Want to learn how to read Japanese candlestick charts properly? Before we go further into this free price action course, we need to make sure we’re building on a good foundation.
Many traders overlook the importance of shadows in price action trading. The shadows tell a story just as the open, close, and real body do.
Not sure what some of these terms mean? Don’t worry. In this article, I’m going to explain the basics of reading Japanese candlestick charts, and why shadows are an important part of price action trading.
How to Read Japanese Candlestick Charts
In the image below, you can see an examples of what the real body, open, close, and shadows (or wicks) of Japanese candlesticks are.
As you can see from the picture above, the shadows tell us a story just like the real bodies of these candles do. In this case, the shadows are showing us areas of support and resistance – or levels in price that the market is currently rejecting, among other things.
Another example of how shadows play a determining role in price action trading is “long-tailed” candlestick formations. These formations, whether they are long-tailed dojis, morning/evening stars, hammers, shooting stars, etc…, are more telling when it comes to the direction of price.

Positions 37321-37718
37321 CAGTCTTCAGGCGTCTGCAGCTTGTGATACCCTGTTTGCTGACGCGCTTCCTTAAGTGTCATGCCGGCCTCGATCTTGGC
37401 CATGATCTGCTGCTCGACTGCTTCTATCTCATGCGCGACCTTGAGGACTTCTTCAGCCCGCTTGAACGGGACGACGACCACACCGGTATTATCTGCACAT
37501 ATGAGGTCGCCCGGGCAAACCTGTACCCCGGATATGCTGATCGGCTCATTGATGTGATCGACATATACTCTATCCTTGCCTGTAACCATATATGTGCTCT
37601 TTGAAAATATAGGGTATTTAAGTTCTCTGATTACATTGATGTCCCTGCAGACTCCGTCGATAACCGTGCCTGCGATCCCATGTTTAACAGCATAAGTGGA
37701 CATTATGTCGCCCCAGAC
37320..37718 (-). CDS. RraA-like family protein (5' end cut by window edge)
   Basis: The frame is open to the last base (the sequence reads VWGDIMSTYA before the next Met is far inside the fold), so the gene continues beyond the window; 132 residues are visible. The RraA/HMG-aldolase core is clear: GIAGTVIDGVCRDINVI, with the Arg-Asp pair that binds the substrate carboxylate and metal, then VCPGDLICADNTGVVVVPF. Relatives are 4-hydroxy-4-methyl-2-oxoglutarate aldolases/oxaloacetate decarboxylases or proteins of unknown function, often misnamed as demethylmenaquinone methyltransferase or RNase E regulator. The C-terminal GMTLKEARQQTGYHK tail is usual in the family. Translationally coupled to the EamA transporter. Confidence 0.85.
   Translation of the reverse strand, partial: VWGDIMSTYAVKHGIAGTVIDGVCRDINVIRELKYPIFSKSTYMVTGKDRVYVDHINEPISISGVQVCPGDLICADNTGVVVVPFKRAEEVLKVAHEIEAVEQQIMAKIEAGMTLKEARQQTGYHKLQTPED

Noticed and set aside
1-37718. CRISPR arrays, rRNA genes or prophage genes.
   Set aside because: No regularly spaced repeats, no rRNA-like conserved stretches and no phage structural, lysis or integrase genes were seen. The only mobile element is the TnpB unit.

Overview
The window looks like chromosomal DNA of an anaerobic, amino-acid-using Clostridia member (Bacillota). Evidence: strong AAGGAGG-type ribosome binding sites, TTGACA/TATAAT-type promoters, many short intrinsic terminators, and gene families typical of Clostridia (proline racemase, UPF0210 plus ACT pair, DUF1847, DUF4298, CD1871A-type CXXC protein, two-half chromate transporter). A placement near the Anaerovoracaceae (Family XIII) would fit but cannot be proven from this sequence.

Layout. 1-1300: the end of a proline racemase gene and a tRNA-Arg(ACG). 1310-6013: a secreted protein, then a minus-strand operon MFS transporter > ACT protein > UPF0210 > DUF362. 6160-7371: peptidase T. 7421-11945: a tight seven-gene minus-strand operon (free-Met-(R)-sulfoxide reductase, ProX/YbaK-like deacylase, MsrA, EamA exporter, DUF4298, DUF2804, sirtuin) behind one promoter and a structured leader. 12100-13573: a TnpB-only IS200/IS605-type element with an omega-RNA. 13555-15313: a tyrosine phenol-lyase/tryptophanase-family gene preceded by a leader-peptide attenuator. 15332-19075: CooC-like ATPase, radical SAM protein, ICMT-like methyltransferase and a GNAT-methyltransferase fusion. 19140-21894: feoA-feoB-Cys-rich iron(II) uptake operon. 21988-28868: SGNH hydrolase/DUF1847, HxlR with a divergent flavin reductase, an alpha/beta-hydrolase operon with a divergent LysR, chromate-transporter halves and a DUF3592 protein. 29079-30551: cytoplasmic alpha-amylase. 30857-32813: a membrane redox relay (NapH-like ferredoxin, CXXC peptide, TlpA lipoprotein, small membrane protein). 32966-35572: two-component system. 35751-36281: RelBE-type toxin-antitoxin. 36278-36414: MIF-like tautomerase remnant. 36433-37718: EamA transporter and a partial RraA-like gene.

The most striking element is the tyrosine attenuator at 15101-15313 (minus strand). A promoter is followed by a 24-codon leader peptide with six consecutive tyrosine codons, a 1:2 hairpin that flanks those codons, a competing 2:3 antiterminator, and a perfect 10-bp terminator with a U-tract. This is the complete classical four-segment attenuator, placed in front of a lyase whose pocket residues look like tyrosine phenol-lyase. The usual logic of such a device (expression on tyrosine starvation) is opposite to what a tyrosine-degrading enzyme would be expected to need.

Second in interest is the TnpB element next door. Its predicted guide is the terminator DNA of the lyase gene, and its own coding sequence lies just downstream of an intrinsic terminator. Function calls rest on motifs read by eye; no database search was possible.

Example: The longer the tail is on a shooting star or hammer (also known as pin bars by some), the more likely it is that price will reverse direction.
In the image above, you can see a spinning top followed by a long-tailed shooting star. As the long tail (shadow) of our shooting star suggests, their is strong rejection of value above this point. The fact that this formation followed a spinning top makes it more potent, as spinning tops and dojis signify neutrality in the market.
I learned most of these price action techniques from Steve Nison. I’ve tried a few price action courses before, including Nial Fuller’s price action system, but Nison’s techniques actually worked for me.
Note: I wrote a full review of his candlestick indicator for MT4, called the Nison Candle Highlighter. It could be useful to help you spot these patterns, especially if you’re new to candlestick trading.
Nison is credited with introducing the western world to candlestick charts. He is THE expert on price action.
Nison’s methods are excellent on their own. However, when combined with a good trading system, or other indicators, these techniques can give you a real edge in the market.
The great thing about price action techniques is that you can add them to just about any current trading system or method. Price action is great for spotting entry and exit points, and can be dangerous in the hands of a good scalper.
Now that you know the basics of how to read Japanese candlestick charts, we can move on to some more advanced stuff. For an example of how you can use price action with other trading strategies, check out my article on trading MACD divergence, or learn how to trade divergence on other indicators.